Russian-American Relations: Reset or Reload?

Yesterday’s issue of the Russian newspaper Kommersant reported that our Ambassador-designate to Russia, Michael McFaul, was “one of the authors of the American-Russian reload.” I was familiar with President Obama’s efforts to reset Russian-American relations, so this seemed like an ominous new direction, especially for our ambassador to Russia. Fortunately, web searching showed that reload was used in some Russian accounts to mean reset, and was corrected in the version of the Kommersant article linked to above. But, for reasons given below, an important question still remains: “Are we resetting or reloading our relationship with Russia?”

The Kommersant article went on to quote McFaul as saying that we were deadlocked with the Russians over our plans for a missile defense system. (Given that this Russian publication might have misunderstood McFaul, misquoted him, or suffered from a translation error, I searched for and found confirmation of McFaul’s statement in a semi-official American source, a Radio Free Europe article.) The Kommersant article ended by quoting a source within the Kremlin as saying, “we know what we have to do now. … The response will be fairly cheap but extremely effective.”

That statement added to my concern because in 2008 a similar impasse over our missile defense plans came close to igniting a Cuban crisis that could have rivaled 1962’s. Because the 2008 incident was defused before it reached full-blown crisis proportions, almost no one is aware of it and almost no one is therefore paying attention to today’s early warning signs.

The Russians fear that our missile defense system is intended to weaken their nuclear deterrent. While obviously bad for them, it would also be dangerous for us. That’s because then, during a crisis, the Russians would have a strong incentive to strike first, while they still had enough warheads to be sure of overwhelming our defense. That’s a dangerous, unstable situation.

We have tried to calm Russia’s fears by telling it that our missile defense efforts are only intended to protect against a potential Iranian threat. The Russians aren’t buying this for several reasons. First, we are unwilling to give the Russians guarantees that it will not be used to weaken their deterrent. The Radio Free Europe article quotes McFaul as saying the two sides are at an “impasse” over Russian demands for such a guarantee. Second, during the 2008 Georgian war, John McCain led a group of Republican senators in advancing the value of the system for protecting Eastern Europe from Russian threats. Third, the Polish government has sold their participation in the system to a reluctant public by claiming it will protect them against Russia.

This difference in perspectives almost exploded in our faces in 2008, when the Russian newspaper Izvestia published an “official leak,” quoting an anonymous, high Russian Air Force official as saying that, if the US proceeds with its missile defense system, the Russians will counter it by deploying nuclear-capable bombers to Cuba. This fits with Kommersant’s Kremlin source warning today of a “fairly cheap but extremely effective” response if agreement cannot be reached.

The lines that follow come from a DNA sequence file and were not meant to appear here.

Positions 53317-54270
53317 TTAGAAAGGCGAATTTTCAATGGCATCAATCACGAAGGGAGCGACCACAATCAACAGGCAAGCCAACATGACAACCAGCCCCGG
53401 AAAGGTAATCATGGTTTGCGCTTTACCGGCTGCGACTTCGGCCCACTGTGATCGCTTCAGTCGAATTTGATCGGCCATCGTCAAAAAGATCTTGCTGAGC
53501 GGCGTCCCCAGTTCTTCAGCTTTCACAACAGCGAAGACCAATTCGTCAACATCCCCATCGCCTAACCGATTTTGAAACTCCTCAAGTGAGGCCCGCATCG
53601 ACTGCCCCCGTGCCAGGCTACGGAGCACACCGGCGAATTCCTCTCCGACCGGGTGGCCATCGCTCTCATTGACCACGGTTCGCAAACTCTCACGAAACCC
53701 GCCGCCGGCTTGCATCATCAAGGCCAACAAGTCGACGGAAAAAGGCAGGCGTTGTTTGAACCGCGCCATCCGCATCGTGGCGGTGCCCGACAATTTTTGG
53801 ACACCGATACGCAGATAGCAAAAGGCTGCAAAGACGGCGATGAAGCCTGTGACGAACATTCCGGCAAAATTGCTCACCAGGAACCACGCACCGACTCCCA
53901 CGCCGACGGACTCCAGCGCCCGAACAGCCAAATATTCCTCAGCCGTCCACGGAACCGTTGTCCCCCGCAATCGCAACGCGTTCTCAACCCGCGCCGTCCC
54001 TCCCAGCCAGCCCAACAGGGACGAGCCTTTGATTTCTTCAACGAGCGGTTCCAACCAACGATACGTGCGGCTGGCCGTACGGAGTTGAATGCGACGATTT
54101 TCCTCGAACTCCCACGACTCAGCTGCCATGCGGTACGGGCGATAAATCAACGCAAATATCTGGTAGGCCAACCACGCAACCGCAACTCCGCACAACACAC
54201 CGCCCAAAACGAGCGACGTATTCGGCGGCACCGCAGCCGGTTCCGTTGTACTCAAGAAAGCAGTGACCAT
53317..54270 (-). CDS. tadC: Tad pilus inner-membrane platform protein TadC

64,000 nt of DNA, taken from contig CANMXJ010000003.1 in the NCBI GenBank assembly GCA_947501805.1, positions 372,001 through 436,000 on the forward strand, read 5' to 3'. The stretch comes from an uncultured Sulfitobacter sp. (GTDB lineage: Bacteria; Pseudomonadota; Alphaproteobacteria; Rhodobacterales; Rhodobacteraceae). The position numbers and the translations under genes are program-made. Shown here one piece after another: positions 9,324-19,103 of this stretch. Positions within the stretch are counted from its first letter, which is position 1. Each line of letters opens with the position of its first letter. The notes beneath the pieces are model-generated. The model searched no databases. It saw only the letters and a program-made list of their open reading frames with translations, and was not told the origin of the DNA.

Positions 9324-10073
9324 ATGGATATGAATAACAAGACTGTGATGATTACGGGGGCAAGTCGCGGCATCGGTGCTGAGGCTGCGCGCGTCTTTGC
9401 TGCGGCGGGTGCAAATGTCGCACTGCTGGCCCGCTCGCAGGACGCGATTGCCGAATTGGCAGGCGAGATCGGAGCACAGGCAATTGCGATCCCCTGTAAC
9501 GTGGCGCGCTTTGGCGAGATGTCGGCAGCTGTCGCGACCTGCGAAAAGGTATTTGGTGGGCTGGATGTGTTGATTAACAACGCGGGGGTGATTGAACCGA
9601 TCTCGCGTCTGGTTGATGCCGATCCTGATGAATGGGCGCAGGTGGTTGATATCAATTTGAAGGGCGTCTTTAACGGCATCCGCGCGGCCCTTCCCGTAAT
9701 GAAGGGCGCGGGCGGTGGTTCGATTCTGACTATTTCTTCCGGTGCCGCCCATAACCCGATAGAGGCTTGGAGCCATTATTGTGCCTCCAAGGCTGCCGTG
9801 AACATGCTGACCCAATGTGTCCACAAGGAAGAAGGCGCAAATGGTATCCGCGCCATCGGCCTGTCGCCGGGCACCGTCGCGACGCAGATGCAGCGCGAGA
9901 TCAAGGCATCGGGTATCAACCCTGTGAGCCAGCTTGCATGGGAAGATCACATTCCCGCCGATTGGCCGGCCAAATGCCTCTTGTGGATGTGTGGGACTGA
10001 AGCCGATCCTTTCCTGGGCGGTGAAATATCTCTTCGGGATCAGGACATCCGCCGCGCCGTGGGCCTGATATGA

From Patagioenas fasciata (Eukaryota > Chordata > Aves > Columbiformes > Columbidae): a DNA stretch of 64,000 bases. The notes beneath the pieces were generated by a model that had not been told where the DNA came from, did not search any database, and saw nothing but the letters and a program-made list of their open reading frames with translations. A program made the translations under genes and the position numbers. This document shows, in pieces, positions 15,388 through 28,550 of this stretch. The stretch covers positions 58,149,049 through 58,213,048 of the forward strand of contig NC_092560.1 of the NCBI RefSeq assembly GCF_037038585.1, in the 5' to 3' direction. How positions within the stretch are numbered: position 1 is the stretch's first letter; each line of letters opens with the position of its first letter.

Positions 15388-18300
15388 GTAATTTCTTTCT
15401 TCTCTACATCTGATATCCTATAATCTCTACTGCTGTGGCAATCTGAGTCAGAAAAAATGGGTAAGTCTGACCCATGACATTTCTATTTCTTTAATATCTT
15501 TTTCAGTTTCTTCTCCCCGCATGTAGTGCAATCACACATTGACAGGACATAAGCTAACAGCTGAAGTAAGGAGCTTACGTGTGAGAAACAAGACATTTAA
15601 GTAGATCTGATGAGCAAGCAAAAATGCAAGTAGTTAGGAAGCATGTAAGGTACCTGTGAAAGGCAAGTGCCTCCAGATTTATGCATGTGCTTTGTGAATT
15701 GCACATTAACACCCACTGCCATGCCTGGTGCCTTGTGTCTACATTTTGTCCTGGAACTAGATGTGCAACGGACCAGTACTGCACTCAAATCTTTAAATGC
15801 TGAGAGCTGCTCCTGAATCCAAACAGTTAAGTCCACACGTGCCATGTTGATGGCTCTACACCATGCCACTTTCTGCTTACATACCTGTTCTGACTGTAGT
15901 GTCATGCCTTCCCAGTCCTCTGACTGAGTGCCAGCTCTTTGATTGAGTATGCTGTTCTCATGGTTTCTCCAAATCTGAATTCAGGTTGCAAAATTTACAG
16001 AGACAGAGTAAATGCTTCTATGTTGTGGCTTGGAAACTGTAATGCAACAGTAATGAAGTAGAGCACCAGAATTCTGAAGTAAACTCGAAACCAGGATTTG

Back in 2008, in response to the Izvestia article, US Air Chief of Staff General Norton Schwartz warned that, if Russia deployed bombers to Cuba, “we should stand strong and indicate that is something that crosses a threshold, crosses a red line.” Fortunately, instead of disputing our ability to draw red lines in Cuba when we were not paying attention to related Russian demands in Poland, the Russian Foreign Ministry defused the crisis by issuing a denial of the earlier leak. We should not count on being as lucky this time, and need to decide whether we want to reset or reload our relations with Russia.

Martin Hellman

HOW YOU CAN HELP: Please consider signing our petition to Congress, asking it to authorize a National Academies study of the risks inherent in our current approach to nuclear weapons. The petition has been signed by retired four-star Admiral Bobby Inman, Stanford’s former President Donald Kennedy and Stanford Nobel Laureates Kenneth Arrow and Martin Perl, so you know it makes good sense for our national security.

Even better, circulate the petition to friends, either by email, with a link to the petition, or by downloading a printable version.

About Martin Hellman

I am a professor at Stanford University, best known for my invention of public key cryptography -- the technology that protects the secure part of the Internet, such as electronic banking. But, since 1982, my primary interest has been how fallible human beings can survive possessing nuclear weapons, where even one mistake could be catastrophic. My latest project is a book, co-written with my wife Dorothie, with the audacious subtitle "Creating True Love at Home & Peace on the Planet." It's on Amazon and a free PDF can be downloaded from its website:
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